Here’s how Facebook determines what posts are ‘harmful’ and should be removed

A leaked internal Facebook document that details exactly how often the company restores posts is causing an uproar on social media, with many users claiming the system shifts its pressure too much toward censorship.

The report, obtained by Buzzfeed, shows that Facebook currently reviews posts for accuracy by using an algorithm to determine whether the post is “harmful” to a community member’s well-being and whether it lacks context. As part of the algorithm’s determinations, human reviewers will look for warning signs like a block, memorialization or search history that hint at the questioner’s identity.

The median amount of time it takes to determine content as “harmful” is, unsurprisingly, much longer than the average review time. Buzzfeed’s Wesley Lowery found that he was previously banned for six days on the coasts and one week in the Midwest before Facebook restored his post.

The average time it takes for a complaint to be determined as “harmful” is 55 days, meaning that they remove a lot of posts before they restore them — which might be useful information for users who know more about their posting habits than some social media users might imagine. Others are pointing out that there is no clear minimum or maximum period that a complaint should be resolved: Facebook currently says that low-harm complaints will be addressed within six days, meaning that the company is “seriously tolerant” of low-harm comments.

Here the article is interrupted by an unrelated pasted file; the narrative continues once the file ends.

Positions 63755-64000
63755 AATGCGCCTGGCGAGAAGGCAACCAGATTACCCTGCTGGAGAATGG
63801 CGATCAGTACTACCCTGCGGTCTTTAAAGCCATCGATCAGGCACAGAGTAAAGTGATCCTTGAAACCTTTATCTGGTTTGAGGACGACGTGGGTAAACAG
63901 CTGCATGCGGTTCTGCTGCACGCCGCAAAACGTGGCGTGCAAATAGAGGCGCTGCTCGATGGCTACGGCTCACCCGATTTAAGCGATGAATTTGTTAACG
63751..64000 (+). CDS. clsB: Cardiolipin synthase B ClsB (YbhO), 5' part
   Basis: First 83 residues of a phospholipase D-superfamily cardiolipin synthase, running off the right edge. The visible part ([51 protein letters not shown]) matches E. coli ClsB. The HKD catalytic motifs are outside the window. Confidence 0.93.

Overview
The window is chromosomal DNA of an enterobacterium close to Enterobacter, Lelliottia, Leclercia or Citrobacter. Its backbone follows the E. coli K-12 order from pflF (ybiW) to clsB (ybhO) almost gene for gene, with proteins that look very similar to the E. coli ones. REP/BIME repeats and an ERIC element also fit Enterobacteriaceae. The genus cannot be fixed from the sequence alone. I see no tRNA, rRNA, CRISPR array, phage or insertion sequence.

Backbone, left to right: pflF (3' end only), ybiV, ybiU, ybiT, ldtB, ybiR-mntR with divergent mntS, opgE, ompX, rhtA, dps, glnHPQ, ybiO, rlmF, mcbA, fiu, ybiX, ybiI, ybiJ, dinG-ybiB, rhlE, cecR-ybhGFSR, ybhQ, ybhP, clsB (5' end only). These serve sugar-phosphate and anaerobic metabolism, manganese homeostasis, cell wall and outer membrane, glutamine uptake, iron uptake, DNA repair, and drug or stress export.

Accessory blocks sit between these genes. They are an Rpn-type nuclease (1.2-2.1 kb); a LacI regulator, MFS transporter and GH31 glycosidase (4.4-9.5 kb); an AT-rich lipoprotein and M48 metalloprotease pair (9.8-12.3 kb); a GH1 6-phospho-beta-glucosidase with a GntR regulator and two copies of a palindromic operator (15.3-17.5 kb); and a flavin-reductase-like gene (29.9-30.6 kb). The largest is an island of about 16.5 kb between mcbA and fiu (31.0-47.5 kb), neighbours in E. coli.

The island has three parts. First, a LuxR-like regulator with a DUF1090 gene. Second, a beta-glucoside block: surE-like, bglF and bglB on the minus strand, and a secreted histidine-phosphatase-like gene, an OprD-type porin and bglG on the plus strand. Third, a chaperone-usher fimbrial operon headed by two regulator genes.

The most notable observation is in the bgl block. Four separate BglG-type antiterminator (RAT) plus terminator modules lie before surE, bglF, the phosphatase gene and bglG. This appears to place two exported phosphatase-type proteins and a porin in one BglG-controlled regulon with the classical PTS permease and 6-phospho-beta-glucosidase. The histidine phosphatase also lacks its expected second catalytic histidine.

This particular process gives Facebook a good amount of control over when it returns a particular post, and if it gets there, when the service takes another look at the post.

This is a strikingly different system than Twitter’s or other platforms. These other services consider each complaint individually and are working to automate their decision-making systems. Twitter recently won the right to take that step.

The current process seems on the surface to favor Facebook, especially given the dominance of the social network — an advantage it might be exaggerating with its algorithm.

The idea of balancing a community’s civil rights with an individual’s right to freedom of expression might seem like a simple idea, but the data has the potential to reveal a real human struggle: Would you want the government regulating your speech, or would you rather let them censor your posts?

The complaint process comes up with a complex hierarchy of importance in terms of when Facebook moves to take action. News articles can lose their “zero” rating for 40 days. Videos can stay the same for one week, but after that, they have to be removed, even if edited, if the language is strong enough.

Obviously, most content at Facebook is still unclear, and may take longer to determine, but it seems clear that despite some improvement, the computer cannot discern between hate speech and hate crime, public records and private communications, political content and political debate, and accurate protest and misinformation.

So if this system is meant to promote democratic oversight, then it’s not much better than what we’re used to.

This story was originally published by The Information.

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